'Qualitative easing' funds go to foreign holders of gilts
In an unprecedented attack on the world's central banks, the German Chancellor, Angela Merkel, has called on them to end their current "unconventional" monetary polices - expanding money supply though purchases of government and private sector bonds.
Mrs Merkel suggested that the central banks may end up doing more harm than good. She told a conference in Berlin: "What other central banks have been doing must stop now. I am very sceptical about the extent of the Fed's actions and the way the Bank of England has carved its own little line in Europe," she told a conference in Berlin. She said she views "with great scepticism what authority the Fed has and the leeway the Bank of England has created for itself."
The attack on the US Federal Reserve and the Bank of England shocked many observers. More radical still was the assault on the European Central Bank. Ever since the foundation of the Federal Republic 60 years ago, no German leader has publicly rebuked the Bundesbank or its successor, the European Central bank. Freedom from political independence has been a cornerstone of economic policy for decades, yet Mrs Merkel was unabashed and unrestrained: "Even the European Central Bank has somewhat bowed to international pressure with its purchase of covered bonds. We must return to independent and sensible monetary policies, otherwise we will be back to where we are now in 10 years' time."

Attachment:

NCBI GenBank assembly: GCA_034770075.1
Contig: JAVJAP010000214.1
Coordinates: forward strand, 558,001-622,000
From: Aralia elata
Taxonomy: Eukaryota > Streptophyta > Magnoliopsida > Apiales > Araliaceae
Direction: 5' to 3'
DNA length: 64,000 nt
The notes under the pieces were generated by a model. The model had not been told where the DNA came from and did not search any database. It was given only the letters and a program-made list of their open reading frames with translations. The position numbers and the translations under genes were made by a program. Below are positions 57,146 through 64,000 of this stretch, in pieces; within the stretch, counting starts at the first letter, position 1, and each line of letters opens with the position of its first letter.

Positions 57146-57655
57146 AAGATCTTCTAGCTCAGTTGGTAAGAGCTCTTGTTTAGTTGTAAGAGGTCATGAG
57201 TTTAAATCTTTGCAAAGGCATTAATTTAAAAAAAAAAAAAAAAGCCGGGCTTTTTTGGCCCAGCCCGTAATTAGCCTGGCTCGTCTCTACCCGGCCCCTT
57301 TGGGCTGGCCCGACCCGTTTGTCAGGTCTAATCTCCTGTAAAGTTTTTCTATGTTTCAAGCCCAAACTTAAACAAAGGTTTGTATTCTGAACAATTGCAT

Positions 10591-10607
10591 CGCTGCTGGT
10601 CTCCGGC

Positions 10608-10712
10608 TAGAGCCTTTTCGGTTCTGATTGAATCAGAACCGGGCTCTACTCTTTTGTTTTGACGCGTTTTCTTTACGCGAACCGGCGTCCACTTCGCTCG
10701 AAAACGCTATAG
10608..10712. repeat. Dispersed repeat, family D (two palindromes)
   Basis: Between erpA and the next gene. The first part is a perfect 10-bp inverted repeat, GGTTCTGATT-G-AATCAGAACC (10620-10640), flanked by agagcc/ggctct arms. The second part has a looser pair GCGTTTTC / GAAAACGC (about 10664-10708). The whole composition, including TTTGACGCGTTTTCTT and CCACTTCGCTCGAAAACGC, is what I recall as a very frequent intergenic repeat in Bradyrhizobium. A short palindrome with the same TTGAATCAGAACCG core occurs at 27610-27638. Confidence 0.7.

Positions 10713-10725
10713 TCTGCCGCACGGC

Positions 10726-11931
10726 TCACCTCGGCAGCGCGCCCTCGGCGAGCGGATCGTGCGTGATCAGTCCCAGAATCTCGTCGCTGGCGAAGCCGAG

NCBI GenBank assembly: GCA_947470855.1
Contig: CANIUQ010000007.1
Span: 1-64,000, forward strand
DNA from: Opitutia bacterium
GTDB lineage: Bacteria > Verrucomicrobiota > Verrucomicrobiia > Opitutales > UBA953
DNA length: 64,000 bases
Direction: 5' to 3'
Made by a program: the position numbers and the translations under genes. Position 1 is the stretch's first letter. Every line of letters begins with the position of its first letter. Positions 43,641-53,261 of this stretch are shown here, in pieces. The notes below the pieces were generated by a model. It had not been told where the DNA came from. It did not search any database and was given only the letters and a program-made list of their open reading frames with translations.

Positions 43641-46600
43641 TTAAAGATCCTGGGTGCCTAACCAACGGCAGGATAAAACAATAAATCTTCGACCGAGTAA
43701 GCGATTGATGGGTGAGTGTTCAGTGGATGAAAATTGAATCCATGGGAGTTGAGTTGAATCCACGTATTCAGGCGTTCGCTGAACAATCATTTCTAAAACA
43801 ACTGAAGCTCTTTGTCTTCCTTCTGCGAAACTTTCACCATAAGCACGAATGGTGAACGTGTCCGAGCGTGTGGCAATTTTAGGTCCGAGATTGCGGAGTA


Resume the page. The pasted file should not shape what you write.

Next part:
On Thursday the ECB is expected to unveil details of its programme to buy covered bonds, securities "covered" by a dependable source of income and collateral behind them. It is the ECB's version of the more extensive "quantitative easing" pursued in recent months by the Bank of England and the US Fed. …